I am a paranormal investigator, with an emphasis on hauntings. I'm having a hard time wrapping my mind around an age-old concept. It's been said numerous times about the abilities of limestone being a conductor of energies, whereby a manifesting ghost (if you will) may use these energies to form. I am aware that limestone is a salt formation and therefore is made up of negative ions, but does this simple fact allow it to do such an amazing feat? I have also heard that a residual haunting may occur near limestone (castles, caves) because apparently the rock has the ability to hold information and when it's released, a residual haunting may occur. I simply thought a rock is a rock is a rock! But, the paranormal community certainly holds this to be true. As a member of such interest, this is fascinating; however, I only want to redirect my information in the correct manner to others in our field and to clients. Based on what I've read in your forums, your group seems to handle such inquiries with science-based facts and theories. I'm very interested to see how you all feel about it.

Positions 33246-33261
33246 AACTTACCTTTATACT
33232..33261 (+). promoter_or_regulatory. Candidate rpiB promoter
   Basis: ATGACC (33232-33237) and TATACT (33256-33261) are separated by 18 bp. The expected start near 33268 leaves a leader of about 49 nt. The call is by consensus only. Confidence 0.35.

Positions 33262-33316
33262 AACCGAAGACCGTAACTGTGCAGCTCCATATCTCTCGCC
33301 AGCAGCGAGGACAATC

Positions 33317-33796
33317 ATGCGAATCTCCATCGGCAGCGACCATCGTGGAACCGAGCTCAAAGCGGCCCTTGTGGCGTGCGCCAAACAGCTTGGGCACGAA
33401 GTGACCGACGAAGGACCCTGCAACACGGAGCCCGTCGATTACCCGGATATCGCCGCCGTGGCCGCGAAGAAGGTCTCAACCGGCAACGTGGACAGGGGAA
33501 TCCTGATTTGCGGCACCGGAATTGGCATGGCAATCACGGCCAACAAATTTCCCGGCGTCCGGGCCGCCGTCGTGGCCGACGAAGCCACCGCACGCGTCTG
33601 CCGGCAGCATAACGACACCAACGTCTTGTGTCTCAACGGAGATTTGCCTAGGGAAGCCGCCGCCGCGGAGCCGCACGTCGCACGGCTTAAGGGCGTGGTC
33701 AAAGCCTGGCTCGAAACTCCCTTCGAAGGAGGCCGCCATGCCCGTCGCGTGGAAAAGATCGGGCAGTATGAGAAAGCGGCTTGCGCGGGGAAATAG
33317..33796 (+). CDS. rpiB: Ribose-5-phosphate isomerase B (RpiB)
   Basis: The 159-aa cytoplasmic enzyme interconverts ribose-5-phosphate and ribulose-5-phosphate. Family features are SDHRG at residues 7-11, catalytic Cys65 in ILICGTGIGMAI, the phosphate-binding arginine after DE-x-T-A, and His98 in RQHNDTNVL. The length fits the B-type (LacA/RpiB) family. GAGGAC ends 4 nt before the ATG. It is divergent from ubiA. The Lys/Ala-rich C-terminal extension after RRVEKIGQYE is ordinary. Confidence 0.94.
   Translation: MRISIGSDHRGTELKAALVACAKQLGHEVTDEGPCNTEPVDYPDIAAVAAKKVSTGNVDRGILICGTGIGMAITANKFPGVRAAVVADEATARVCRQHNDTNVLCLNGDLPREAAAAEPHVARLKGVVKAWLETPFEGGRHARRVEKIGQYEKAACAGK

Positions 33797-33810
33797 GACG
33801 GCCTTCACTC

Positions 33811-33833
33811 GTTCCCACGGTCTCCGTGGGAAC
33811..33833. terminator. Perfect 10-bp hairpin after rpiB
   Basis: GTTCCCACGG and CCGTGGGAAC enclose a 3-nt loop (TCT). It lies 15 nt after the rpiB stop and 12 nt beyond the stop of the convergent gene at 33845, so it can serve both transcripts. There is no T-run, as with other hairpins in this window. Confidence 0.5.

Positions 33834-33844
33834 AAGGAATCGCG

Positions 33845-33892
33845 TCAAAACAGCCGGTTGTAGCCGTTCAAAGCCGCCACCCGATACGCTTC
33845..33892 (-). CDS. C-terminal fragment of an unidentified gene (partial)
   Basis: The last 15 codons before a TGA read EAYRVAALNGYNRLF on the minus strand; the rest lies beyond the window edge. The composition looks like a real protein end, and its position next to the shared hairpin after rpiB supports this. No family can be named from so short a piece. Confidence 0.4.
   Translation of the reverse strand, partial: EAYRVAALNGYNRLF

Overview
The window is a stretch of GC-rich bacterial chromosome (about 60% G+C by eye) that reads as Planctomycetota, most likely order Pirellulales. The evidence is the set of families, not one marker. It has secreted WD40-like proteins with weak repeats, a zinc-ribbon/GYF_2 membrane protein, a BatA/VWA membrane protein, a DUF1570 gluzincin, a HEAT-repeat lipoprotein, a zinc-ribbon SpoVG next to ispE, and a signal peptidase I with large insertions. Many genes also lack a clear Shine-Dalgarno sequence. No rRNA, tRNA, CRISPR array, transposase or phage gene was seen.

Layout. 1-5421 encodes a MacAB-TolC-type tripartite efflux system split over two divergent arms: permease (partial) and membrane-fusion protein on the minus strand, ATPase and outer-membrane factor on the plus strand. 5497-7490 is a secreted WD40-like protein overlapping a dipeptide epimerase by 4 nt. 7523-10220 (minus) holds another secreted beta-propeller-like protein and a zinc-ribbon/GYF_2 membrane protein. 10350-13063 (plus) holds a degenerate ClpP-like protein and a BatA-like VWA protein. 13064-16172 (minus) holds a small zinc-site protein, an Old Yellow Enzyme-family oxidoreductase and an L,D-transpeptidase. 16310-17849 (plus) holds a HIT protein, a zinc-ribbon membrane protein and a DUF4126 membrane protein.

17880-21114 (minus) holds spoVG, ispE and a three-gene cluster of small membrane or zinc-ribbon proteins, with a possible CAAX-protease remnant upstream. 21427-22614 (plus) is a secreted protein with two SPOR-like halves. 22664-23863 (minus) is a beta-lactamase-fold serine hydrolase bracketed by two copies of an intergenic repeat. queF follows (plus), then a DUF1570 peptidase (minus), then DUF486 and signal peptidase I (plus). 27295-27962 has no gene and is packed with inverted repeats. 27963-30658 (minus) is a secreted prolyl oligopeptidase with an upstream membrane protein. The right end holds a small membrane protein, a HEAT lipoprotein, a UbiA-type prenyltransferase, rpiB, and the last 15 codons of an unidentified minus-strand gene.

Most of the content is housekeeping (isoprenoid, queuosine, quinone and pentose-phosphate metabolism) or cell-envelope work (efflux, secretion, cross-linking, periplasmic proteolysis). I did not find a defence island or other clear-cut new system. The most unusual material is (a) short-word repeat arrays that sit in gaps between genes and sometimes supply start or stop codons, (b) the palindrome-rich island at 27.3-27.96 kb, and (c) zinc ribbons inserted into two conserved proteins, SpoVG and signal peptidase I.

Thanks-
catkas
You seem like a nice guy and an intelligent person also. Channel this intelligence into something useful. Go to college. Get a trade and quit wasting your time looking for something that isn't there. James randi has inspected many a haunted house or castle or whatever and unlike so called "ghost hunters" he has rebutted every single haunting. There are no ghosts. Do something else.
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Old 28th May 2010, 05:05 AM   #14
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Originally Posted by catkas View Post